Primary nasal, paranasal, oral and pharyngeal (NPOP) lymphoma, thought to be a distinct entity among childhood lymphomas, may present with a wide variety of common ENT symptoms such as nasal obstruction, rhinorrhoea, epistaxis or sinusitis. The diagnosis may only be recognized when the disease results in symptoms such as visual loss, facial paraesthesia or lymphadenopathy, or systemic symptoms, such as fatigue, bone pain or abdominal pain
Full radiological assessment plays a vital part in making the diagnosis and planning treatment. Computerized tomography (CT) gives excellent bony detail but magnetic resonance imaging (MRI) using T2-weighted images, allows differentiation of mucosal thickening and retained sinus secretions from the tumour. Extension into the surrounding spaces and the cranial fossa is best assessed by coronal and sagittal T2 images.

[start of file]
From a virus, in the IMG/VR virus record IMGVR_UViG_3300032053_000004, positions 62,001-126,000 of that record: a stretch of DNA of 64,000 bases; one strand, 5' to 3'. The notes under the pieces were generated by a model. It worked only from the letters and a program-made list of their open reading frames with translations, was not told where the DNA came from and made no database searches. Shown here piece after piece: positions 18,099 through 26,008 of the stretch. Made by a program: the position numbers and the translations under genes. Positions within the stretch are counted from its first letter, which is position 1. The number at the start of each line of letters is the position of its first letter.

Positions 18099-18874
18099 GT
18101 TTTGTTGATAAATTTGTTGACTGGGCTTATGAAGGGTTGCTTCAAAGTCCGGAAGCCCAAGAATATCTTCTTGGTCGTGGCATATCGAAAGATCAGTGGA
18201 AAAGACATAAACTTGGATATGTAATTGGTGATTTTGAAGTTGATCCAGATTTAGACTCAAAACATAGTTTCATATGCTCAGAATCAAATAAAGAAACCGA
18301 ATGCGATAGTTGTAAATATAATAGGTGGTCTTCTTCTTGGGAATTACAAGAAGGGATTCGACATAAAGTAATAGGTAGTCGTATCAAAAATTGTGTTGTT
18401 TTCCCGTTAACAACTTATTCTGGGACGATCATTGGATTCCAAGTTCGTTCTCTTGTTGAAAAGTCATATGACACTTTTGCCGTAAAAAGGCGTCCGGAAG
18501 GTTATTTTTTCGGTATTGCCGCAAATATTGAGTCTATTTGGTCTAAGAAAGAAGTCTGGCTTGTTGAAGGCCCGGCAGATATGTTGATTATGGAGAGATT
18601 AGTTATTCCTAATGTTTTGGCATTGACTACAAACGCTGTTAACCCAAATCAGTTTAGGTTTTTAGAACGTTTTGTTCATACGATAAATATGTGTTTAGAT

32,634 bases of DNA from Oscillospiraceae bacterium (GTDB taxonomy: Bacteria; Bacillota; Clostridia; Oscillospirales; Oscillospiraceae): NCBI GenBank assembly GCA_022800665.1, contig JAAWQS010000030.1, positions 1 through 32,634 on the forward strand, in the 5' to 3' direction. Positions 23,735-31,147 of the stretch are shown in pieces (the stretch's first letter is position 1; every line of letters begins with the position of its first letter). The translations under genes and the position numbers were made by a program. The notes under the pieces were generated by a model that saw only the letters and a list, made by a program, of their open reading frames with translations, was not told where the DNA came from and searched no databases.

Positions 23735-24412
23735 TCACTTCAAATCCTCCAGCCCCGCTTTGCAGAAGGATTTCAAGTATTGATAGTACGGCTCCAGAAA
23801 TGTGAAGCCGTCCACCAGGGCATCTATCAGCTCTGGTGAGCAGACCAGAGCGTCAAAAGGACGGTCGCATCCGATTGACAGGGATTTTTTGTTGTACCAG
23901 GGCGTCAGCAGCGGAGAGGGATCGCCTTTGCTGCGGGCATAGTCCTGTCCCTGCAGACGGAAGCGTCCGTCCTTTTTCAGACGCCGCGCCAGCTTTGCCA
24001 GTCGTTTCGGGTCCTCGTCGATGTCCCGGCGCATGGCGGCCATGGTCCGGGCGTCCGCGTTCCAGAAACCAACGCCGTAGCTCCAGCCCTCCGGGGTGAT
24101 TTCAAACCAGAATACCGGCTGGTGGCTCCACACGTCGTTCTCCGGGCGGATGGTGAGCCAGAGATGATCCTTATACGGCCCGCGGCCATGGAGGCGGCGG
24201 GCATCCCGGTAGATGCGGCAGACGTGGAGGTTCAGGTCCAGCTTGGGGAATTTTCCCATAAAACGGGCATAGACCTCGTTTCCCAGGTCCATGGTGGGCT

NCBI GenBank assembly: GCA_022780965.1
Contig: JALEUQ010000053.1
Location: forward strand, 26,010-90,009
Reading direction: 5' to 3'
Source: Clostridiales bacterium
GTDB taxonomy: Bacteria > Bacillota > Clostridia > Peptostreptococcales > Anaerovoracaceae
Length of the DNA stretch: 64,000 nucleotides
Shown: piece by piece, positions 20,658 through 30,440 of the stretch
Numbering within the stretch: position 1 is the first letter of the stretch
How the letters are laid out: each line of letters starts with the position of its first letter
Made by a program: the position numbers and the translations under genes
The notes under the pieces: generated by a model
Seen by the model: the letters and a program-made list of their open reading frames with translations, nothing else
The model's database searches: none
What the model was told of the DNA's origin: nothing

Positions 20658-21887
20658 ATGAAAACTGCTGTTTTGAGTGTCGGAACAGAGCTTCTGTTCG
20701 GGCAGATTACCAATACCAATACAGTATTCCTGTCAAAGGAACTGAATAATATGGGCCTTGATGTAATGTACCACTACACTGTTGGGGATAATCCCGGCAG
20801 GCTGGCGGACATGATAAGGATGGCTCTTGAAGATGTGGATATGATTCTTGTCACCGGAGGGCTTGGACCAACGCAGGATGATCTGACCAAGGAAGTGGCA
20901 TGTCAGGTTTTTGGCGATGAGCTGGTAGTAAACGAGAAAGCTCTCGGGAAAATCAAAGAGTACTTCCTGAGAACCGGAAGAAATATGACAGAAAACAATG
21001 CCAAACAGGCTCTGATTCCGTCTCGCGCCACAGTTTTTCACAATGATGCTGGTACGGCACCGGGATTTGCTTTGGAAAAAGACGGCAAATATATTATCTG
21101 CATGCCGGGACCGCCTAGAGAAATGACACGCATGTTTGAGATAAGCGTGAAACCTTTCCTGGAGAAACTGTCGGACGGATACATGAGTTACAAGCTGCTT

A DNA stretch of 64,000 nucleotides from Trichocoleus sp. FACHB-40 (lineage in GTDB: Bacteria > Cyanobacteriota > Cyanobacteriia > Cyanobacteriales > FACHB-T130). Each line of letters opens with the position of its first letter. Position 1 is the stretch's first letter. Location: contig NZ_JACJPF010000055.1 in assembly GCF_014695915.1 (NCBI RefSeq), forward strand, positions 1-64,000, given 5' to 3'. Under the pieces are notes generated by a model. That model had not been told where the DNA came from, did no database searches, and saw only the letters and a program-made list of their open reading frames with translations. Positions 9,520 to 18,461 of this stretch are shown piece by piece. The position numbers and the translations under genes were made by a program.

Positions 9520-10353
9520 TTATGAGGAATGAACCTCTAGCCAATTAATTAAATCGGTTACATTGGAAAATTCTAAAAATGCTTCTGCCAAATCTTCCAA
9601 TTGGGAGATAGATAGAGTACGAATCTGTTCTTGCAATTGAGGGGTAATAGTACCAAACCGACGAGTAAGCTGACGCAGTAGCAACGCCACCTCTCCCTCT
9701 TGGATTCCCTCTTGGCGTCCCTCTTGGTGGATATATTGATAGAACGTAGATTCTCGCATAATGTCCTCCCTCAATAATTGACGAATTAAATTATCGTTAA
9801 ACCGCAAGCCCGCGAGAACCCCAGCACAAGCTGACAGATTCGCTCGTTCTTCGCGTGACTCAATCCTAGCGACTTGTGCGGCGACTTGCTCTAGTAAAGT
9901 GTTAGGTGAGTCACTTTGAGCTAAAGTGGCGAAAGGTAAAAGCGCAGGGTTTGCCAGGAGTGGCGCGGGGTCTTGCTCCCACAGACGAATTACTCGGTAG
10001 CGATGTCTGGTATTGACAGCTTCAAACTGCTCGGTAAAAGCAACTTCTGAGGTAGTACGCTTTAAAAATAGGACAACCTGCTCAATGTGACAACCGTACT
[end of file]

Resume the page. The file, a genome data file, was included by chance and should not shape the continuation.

MRI is the best technique for follow-up because no radiation is involved and better soft tissue delineation improves the distinguishing of tumour from fibrosis.